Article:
Nissan Recalls 700,000 Rogue SUVs, Citing Possible Fires
Nissan is calling back some 700,000 Rogue sport utility vehicles because of a serious problem: They could go up in flames.
An electrical connector for the SUVs’ under-dashboard harness may corrode over time, increasing the risk of a dashboard fire, according to Nissan. That, in turn, raises the likelihood of an accident, the company told federal regulators.
The problem is that water and salt may collect in the driver’s side footwell, wicking up the harness tape and entering the connector. The resulting corrosion can result in a number of issues other than fires, according to the company, including inoperable power seat and power window controls, all-wheel drive warning light illumination and battery discharge.
The recall covers certain 2014–2016 Rogue SUVs. Nissan plans to notify owners of recalled cars by early March, the company said in a defect notice filed with the National Highway Traffic Safety Administration.
Yet, Nissan does not seem to have figured out how to fix the problem so far.
“The repair is currently under study and will be supplemented once confirmed,” the company told NHTSA. “However, Nissan expects the repair to be available in spring 2022.”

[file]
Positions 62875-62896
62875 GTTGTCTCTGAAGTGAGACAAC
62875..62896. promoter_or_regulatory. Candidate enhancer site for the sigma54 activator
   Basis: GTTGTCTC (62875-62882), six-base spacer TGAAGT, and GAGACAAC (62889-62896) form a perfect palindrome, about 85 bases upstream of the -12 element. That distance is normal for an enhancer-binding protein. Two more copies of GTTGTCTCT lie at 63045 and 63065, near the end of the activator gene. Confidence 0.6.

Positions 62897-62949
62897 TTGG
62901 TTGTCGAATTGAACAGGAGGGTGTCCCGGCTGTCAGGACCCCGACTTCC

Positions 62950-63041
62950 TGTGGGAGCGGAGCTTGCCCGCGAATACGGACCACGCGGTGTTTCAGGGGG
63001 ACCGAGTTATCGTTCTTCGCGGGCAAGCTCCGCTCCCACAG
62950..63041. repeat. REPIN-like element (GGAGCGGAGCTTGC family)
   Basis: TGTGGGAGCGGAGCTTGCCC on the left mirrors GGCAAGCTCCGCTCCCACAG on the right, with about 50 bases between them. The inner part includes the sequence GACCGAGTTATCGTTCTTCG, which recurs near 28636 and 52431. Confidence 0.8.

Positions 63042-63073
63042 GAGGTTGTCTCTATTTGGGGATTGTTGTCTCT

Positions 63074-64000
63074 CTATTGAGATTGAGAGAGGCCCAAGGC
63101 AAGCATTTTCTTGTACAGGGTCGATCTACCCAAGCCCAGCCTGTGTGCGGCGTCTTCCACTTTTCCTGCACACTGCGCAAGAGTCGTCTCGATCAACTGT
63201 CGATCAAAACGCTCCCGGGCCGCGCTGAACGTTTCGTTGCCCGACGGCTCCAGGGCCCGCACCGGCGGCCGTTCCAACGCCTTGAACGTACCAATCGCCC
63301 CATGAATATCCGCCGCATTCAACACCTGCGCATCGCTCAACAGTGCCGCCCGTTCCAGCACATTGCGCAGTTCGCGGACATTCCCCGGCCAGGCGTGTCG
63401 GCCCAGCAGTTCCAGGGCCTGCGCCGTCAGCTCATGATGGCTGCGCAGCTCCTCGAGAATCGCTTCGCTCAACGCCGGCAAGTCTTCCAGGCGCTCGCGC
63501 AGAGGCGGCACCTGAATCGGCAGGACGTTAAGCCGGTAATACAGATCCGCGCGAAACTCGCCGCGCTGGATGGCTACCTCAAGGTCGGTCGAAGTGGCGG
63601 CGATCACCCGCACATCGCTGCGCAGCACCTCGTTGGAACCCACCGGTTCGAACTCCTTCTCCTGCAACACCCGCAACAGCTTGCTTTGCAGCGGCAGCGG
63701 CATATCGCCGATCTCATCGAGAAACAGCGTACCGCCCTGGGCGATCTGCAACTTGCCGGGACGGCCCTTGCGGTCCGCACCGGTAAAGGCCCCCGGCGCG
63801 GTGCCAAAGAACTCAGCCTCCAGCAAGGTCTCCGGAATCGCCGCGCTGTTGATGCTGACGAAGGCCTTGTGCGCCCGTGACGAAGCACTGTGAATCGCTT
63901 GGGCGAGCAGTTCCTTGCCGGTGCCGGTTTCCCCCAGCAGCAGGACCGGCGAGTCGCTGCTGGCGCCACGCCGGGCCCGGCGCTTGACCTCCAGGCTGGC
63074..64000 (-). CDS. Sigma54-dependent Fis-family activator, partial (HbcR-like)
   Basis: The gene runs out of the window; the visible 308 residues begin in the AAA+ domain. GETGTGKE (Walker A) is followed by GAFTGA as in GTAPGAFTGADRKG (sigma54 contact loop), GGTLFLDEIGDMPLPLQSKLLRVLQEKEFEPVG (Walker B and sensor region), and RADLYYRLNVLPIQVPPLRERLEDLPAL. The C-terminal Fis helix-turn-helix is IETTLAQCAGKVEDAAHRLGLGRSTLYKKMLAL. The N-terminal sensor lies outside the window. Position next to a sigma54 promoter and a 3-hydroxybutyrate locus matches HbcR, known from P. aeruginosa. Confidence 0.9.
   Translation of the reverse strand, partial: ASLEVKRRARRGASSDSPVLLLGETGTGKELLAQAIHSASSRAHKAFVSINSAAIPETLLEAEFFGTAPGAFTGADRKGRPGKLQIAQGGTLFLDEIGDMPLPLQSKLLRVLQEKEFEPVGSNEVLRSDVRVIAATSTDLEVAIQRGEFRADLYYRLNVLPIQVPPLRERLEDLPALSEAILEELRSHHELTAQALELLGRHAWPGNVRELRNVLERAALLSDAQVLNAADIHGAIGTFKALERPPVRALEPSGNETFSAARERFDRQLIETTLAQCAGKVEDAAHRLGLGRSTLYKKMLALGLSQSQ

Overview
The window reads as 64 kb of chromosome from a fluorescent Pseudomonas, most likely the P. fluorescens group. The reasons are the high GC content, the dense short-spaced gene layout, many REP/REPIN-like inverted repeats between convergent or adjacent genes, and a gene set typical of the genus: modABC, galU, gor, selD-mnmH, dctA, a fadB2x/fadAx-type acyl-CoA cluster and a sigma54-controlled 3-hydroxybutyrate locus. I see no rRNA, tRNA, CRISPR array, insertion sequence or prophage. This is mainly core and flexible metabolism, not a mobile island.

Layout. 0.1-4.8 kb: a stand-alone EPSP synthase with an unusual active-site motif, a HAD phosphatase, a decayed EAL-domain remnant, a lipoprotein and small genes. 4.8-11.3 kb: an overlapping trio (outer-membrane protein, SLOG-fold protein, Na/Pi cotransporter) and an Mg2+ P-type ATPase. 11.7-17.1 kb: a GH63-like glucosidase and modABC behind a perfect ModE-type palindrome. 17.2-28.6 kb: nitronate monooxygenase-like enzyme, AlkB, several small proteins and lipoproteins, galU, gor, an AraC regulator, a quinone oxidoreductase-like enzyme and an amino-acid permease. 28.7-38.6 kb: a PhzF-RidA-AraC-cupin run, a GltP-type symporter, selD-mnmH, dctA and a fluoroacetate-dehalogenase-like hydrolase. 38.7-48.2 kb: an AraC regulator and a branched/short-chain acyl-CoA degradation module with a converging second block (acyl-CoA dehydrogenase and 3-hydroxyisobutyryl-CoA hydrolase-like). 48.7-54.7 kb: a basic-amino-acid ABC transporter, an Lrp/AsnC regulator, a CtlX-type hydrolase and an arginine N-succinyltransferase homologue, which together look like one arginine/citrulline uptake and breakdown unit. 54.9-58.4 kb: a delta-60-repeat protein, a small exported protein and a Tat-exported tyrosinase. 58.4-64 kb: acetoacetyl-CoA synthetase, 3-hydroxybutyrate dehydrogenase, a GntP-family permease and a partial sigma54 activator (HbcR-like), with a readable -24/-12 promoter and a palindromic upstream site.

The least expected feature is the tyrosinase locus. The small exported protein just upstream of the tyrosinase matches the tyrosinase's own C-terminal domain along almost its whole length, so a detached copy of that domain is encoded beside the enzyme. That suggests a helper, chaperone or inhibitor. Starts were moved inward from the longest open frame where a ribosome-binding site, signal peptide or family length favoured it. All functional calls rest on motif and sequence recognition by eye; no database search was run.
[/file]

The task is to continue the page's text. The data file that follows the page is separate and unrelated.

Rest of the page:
Nissan Defects and California Car Owners’ Rights
Recalls like the one covering Rogue SUVs are all too common. Nissan and the world’s other major car manufacturers call back millions of vehicles every year, citing a broad slate of defects and malfunctions that put everyone on the road at risk.
Last summer, for example, Nissan announced that it would recall more than 138,000 cars over a tie-rod defect that the company said could cause vehicles to unexpectedly lose control of steering. The move came just months after Nissan announced that it was recalling some 800,000 Sentras over a brake light problem, which the company told NHTSA at the time increased the risk of a crash.
Fortunately, Nissan and other car owners in California have some important rights and protections under the state’s lemon law. A California lemon law attorney at our firm can help you understand those rights and explore your options.
The lemon law generally requires car manufacturers to perform a wide variety of repairs on vehicles while they are under warranty. It also requires manufacturers to buy back (or replace, in certain circumstances) cars that they are unable or not willing to fix. That includes compensating the owner for the purchase price, as well as other related fees and costs.
There is no specific number of repair requests or attempts that a person must make before the buyback or replacement requirement kicks in. That is one of many reasons why it is vital to consult an experienced California lemon law attorney.
Speak with a California Lemon Law Attorney
If you have been stuck with a defective or malfunctioning vehicle, a California lemon law attorney at Bickel Sannipoli APC can help you fight back.